(The original version of this article titled, “Implications of Employee Contractualization,” was first published on the Bedan Management Professional, True Red, the official publication of San Beda University Graduate School of Business, September 2016 issue, vol. XIII.)
Proletariats have found a flicker of hope since the presidential campaign trail started when the then-mayor of Davao City now President Rodrigo Duterte passionately promise to end endo or contractualization. Such a motherhood statement has since become a mainstream issue and cast fears among Philippine companies.
Contractualization is hiring employees on a contractual basis. It deprives employees of security of tenure even if the job they are hired for requires them to do a regular type of work. It debilitates the chance for long-term employment. It leads to a rise of casual employment so rampant in the industrial and government labor (Sicat, 2007).
Duterte’s promise to end endo appears to browbeat companies by canceling permits and closing down their businesses once these companies are found lackadaisical against contractualization. Such a stance like hiring employees for five months in an attempt to circumvent labor laws is more sounding like “don’t mess with the President’s directive.”
Complying the President’s directive, labor executive Silvestre Bello III issued Department Order (DO) 162 (s. 2016) to suspend processing applications for labor contractors and subcontractors.
But before the issuance of the DO, in Rappler’s report, Bello said that he considers requiring all companies to regularize at least 80% of their employees. He would do that as the first marching order of the President, Bello said according to the report.
Ending endo with exceptions
Despite Duterte’s promise to end endo without compromise, Bello seemed to digress from it by saying, “There will be no total abolition of contractualization under Duterte administration as there will be exceptions.” And to sustain the equilibrium, he promised to provide adequate protection to businesses to generate unwavering support in his self-imposed social legislation.
The prohibition extends to labor-only contracting and not to job contracting or subcontracting arrangements. If that is so, it still allows contractualization under the pretext of job contract and subcontracting employment.
Labor-only contracting, according to DO 174-2017 of the Department of Labor and Employment, refers to an arrangement where contractors or subcontractors merely recruit, supply, or place workers to perform a job for a principal—any natural or juridical entity.
Job contracting or subcontracting, on the other hand, refers to an arrangement where a principal agrees to farm out to contractors the performance of a job in a definite or predetermined period.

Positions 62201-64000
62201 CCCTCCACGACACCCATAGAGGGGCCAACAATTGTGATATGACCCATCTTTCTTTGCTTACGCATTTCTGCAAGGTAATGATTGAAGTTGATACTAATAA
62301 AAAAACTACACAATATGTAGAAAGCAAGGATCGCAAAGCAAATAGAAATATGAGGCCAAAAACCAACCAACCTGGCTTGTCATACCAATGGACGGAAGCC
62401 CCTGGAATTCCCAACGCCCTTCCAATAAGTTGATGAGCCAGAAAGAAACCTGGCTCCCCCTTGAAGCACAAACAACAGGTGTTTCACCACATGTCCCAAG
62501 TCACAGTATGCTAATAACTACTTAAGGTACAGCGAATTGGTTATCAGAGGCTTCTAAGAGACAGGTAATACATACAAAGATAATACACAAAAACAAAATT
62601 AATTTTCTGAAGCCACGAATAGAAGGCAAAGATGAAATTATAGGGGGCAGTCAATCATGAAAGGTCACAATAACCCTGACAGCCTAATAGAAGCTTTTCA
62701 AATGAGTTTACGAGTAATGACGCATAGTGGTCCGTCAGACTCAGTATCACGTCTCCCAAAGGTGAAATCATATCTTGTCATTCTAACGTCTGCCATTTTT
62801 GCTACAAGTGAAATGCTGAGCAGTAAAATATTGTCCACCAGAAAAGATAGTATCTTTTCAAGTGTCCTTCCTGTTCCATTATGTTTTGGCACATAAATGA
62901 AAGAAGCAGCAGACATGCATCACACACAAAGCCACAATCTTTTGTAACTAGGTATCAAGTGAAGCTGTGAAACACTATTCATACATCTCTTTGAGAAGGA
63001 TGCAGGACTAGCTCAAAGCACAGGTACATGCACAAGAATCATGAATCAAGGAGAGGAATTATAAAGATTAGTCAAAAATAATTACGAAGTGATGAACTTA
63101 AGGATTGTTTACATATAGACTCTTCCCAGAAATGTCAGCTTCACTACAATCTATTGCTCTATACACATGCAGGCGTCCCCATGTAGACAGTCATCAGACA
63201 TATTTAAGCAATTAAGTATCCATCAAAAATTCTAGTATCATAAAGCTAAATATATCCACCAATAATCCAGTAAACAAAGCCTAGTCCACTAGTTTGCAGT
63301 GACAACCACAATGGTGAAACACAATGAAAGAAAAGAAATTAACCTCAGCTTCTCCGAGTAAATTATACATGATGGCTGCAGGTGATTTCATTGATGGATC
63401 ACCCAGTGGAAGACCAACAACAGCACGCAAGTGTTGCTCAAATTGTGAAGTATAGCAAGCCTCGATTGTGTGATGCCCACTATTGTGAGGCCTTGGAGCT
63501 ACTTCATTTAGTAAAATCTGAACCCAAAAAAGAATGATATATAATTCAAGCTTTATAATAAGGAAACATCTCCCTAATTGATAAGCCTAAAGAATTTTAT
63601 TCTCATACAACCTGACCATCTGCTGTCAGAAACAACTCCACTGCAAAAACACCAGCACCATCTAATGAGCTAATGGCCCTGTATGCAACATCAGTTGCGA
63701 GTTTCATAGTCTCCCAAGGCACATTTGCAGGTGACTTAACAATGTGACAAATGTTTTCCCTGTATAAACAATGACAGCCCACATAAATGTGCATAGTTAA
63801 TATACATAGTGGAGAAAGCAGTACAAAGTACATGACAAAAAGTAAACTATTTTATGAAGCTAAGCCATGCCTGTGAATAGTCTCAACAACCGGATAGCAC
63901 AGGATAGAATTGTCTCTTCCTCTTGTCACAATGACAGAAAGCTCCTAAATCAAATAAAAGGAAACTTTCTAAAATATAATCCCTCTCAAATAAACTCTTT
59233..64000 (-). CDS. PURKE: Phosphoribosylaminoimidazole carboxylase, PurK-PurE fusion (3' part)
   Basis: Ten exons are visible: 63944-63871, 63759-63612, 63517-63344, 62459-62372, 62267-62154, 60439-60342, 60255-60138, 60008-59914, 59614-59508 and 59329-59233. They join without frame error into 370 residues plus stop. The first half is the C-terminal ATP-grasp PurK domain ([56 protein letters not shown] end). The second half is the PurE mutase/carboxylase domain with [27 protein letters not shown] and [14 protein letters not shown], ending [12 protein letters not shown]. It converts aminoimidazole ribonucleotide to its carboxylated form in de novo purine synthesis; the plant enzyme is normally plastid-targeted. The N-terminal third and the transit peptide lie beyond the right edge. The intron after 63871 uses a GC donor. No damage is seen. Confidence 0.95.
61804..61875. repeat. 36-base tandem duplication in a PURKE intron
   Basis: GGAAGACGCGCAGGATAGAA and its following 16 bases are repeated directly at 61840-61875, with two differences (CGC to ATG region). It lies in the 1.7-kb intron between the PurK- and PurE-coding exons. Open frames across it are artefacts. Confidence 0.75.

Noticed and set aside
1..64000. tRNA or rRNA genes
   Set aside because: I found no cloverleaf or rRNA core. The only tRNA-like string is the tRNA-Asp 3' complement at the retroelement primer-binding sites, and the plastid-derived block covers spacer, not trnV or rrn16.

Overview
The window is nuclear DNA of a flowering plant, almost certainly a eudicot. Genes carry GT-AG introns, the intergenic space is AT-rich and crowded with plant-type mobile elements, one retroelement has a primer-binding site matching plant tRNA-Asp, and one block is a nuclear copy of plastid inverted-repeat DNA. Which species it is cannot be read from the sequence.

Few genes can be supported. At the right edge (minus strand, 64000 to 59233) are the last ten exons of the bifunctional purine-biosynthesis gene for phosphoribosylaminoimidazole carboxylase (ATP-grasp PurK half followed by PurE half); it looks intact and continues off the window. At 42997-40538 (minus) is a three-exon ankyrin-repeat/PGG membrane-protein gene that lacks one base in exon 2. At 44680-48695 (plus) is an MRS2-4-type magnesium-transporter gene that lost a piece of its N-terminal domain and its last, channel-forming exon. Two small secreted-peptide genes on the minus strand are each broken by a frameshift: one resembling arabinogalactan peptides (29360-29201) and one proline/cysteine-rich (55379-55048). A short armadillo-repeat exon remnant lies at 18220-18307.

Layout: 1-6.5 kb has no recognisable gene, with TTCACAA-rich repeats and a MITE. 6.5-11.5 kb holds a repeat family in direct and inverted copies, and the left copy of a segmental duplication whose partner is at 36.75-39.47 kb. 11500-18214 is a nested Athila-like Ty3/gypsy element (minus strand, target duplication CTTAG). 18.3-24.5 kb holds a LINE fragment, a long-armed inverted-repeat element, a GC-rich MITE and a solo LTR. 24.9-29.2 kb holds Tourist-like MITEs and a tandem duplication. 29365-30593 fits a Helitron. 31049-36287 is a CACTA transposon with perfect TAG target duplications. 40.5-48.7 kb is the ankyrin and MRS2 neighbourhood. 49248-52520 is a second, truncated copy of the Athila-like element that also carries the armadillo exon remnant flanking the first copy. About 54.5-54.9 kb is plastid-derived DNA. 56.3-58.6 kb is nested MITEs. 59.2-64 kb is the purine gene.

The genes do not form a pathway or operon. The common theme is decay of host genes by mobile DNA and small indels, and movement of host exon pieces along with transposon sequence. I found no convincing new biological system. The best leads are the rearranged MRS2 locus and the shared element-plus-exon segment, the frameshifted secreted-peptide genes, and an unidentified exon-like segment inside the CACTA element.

Allowing it so, employers may still hire employees for specific purposes or short-term periods, such as apprenticeship, project-based, seasonal employment, or consulting engagements.
Such employment arrangement, unfortunately, may cause labor exploitation by engaging in a precarious employment scheme. One of the most exploited employment schemes is employing a contractual laborer directly from an agency for the work, which is essential to the conduct of the business.
Following the state policy in affirming labor as a primary social economic force, isn’t that matter for the companies involved much their business in operations of manufacturing and productions of goods to adhere to regularization of the majority of their employees to promote and protect workers’ rights?
Abolishing endo in toto doesn’t work
Although abolishing endo or contractualization can neither be desirable nor feasible, prudence dictates that both the employers and the government must enact laws, policies, rules, and regulations that may guarantee full protection to labor and promote adequate employment and equal opportunity.
By doing so, the government must, likewise, enact laws that give paramount consideration to promoting doing business by lowering corporate income tax and granting incentives to corporate taxpayers.
In hindsight, abolishing contractualization may result in more stringent employment requirements for hiring not to mention the rise of job contracting and subcontracting. This may also give rise to unemployment numbers.
The Labor Force Survey of the Philippine Statistical Authority estimated unemployed Filipinos by October 2020 to reach 3.8 million. If abolishing endo would be pursued, this estimated number would have gone as high as the Ayala and BGC skyscrapers combined.
In conclusion, while the rationale of ending endo positively declares the basic policies in favor of labor, the implementation remains ambiguous and the probability is highly unlikely as there are loopholes on both sides of the coin.
It must be noted that companies may exhaust remedies on the doctrine of management prerogative. As it establishes company employers’ inherent right to regulate according to their discretion all aspects of employment (Rural Bank of Cantilan, Inc. v. Julve, G.R. No. 169750, February 2007). ▲